Cynical about ADHD? I absolutely get it. But if you’ve ever thought the traits sound familiar, you owe it to yourself to take a closer look.

There’s no blood test for ADHD. Although brain scan studies have shown significantly different neurobiology in people with and without the diagnosis, there’s no scan to test definitively for ADHD. There’s only assessment and diagnosis by a medical professional.

The clinical label Attention-Deficit/Hyperactivity Disorder (ADHD) refers to people who struggle with being easily distracted, impulsive, and/or hyperactive. Other common traits include forgetfulness, emotional intensity, difficulty getting started on tasks, and disorganization in time or space. There are also many ADHD-related strengths, such as being exceptionally creative, intuitive, or charismatic.

Does any of that sound like you? Many people who recognize the traits, resist the label. Most are held back by pervasive myths about ADHD. Some believe ADHD is a fake diagnosis manufactured by pharmaceutical companies to peddle Ritalin, Adderall, and other multi-million dollar drugs. A lot of resistance stems from concerns about profit-driven overmedication of children.

I’m not here to defend pharmaceutical companies or advocate for ADHD medications. Many of my clients have found a well-informed mix of meds helpful. Others haven’t. But as an expert on Adult ADHD who has been living with the diagnosis myself since 1997, here’s what I can tell you for sure: knowing my neurobiological wiring is “different” has made all the difference in my quality of life.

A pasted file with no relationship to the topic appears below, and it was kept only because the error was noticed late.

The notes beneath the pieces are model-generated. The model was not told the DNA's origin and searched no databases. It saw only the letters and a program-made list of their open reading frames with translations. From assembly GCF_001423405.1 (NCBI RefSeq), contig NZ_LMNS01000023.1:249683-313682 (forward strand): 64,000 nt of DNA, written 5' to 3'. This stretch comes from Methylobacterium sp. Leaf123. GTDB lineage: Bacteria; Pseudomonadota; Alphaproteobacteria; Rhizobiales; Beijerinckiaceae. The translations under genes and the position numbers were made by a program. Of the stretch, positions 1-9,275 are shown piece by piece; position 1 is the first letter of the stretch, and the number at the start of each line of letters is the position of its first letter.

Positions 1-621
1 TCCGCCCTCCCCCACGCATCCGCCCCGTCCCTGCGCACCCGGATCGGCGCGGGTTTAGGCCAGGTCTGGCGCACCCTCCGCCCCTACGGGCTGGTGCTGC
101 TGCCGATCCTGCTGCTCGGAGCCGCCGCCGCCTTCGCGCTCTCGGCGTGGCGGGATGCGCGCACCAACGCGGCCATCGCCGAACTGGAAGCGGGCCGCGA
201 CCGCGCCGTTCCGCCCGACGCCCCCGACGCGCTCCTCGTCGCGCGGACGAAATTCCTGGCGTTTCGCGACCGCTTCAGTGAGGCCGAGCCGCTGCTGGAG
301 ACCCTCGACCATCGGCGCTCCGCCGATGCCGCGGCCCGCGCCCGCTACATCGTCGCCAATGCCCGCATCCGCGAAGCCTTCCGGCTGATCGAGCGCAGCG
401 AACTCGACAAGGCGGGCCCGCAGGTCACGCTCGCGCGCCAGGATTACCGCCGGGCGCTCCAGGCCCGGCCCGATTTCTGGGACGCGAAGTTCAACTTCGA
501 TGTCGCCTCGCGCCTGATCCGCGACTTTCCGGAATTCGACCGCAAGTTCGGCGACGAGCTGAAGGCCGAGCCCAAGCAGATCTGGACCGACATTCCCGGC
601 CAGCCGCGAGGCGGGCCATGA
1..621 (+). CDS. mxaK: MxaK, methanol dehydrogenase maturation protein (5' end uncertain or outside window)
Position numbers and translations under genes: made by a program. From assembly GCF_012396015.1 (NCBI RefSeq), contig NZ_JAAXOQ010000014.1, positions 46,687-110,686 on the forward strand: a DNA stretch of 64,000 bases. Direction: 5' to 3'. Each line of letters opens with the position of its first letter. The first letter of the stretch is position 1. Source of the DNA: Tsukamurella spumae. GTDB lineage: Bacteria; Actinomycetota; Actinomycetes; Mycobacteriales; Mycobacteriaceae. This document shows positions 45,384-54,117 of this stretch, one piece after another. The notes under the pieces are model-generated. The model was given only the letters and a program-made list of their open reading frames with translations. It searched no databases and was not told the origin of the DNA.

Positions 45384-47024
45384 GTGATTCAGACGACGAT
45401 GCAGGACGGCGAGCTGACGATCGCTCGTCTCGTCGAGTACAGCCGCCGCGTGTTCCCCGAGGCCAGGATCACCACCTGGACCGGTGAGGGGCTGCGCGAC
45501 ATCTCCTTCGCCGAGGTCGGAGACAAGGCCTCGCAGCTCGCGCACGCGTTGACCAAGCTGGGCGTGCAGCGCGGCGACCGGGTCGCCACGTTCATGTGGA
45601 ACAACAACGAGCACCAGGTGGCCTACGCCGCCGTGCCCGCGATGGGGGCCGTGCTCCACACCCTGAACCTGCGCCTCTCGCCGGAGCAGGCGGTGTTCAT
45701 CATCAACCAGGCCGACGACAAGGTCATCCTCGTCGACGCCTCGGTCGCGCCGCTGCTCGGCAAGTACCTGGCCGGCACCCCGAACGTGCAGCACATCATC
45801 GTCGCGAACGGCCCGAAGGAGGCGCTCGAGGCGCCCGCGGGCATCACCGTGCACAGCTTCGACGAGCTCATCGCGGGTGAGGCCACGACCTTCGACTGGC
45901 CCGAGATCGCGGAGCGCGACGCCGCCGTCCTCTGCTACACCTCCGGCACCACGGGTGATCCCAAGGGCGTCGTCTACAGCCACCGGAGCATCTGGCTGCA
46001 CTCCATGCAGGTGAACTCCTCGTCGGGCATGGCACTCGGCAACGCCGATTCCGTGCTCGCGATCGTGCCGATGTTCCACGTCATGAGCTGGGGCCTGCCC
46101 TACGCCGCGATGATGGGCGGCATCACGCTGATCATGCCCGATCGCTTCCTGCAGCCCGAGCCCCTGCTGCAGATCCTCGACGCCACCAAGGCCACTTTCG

This has been true for hundreds of people I’ve worked with over the past 15 years.


Here’s my message to adults with ADHD traits:

  • You don’t have to pursue a clinical diagnosis or take medication to benefit from learning more about Adult ADHD.
  • The point is not whether you fully accept the ADHD label. Maybe you’re just “ADHD-ish.”
  • What matters is accepting, understanding, and making the most of your own unique brain wiring.


Because the truth is that people with a lot of ADHD-spectrum traits struggle. They feel different. They are different. There’s no such thing as “adult-onset ADHD.” People with this collection of traits have fundamentally different brain wiring that was evident from childhood.

The only truly respectful and helpful response to ADHD traits comes from a perspective of neurodiversity. That means recognizing that ADHD traits are at one end of the normal range of human behavior. People with these traits are different, not broken.

The goal isn’t to “fix” people with ADHD wiring and make them “normal” but to set each unique individual up for success. Everyone must create their own definition of success as part of the process, but essentially it’s about being able to get more of what you want out of life.

Achieving this requires a patient, curious, non-judgmental approach. If we toss out our entire conceptualization of ADHD, we lose out on insights and strategies that can be profoundly useful. Talk about babies and bathwater!


So, if you have ADHD-related traits, don’t worry about the label. Focus on whether you’re satisfied with your life:

  • Do you feel stuck, like you’re not able to move forward?
  • Are you often bored, restless, or frustrated?
  • Do your traits cause problems in your career or relationships?
  • Does your life feel more chaotic than creative?
  • Could you benefit from connecting with others who have similar challenges and strengths?

If you answered yes to any of these questions, don’t let anything hold you back from getting the support you deserve to live a more satisfying life!


Consider signing up for Opening the Suitcase, my 4-week online course of information, support, and inspiration to get you started on a more hopeful, successful path. Get clear on what ADHD is, what it isn’t, and what that really means for you. Opening the Suitcase is the first course in the 3-part Unpacking ADHD Core Series.

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